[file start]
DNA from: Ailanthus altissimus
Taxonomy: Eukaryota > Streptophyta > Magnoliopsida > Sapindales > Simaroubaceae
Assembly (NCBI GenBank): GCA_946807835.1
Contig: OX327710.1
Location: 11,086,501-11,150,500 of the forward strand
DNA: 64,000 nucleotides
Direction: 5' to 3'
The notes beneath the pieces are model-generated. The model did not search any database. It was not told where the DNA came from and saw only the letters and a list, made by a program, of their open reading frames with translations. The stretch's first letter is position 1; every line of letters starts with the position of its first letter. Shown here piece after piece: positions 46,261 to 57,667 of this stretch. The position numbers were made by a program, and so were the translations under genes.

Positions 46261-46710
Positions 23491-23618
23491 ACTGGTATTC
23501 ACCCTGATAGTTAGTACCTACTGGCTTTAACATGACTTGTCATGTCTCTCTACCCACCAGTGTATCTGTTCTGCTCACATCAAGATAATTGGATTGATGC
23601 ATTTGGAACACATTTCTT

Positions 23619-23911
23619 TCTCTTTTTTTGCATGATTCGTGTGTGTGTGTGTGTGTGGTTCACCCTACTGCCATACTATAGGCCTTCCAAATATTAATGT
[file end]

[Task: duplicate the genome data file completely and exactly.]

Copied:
DNA from: Ailanthus altissimus
Taxonomy: Eukaryota > Streptophyta > Magnoliopsida > Sapindales > Simaroubaceae
Assembly (NCBI GenBank): GCA_946807835.1
Contig: OX327710.1
Location: 11,086,501-11,150,500 of the forward strand
DNA: 64,000 nucleotides
Direction: 5' to 3'
The notes beneath the pieces are model-generated. The model did not search any database. It was not told where the DNA came from and saw only the letters and a list, made by a program, of their open reading frames with translations. The stretch's first letter is position 1; every line of letters starts with the position of its first letter. Shown here piece after piece: positions 46,261 to 57,667 of this stretch. The position numbers were made by a program, and so were the translations under genes.

Positions 46261-46710
Positions 23491-23618
23491 ACTGGTATTC
23501 ACCCTGATAGTTAGTACCTACTGGCTTTAACATGACTTGTCATGTCTCTCTACCCACCAGTGTATCTGTTCTGCTCACATCAAGATAATTGGATTGATGC
23601 ATTTGGAACACATTTCTT

Positions 23619-23911
23619 TCTCTTTTTTTGCATGATTCGTGTGTGTGTGTGTGTGTGGTTCACCCTACTGCCATACTATAGGCCTTCCAAATATTAATGT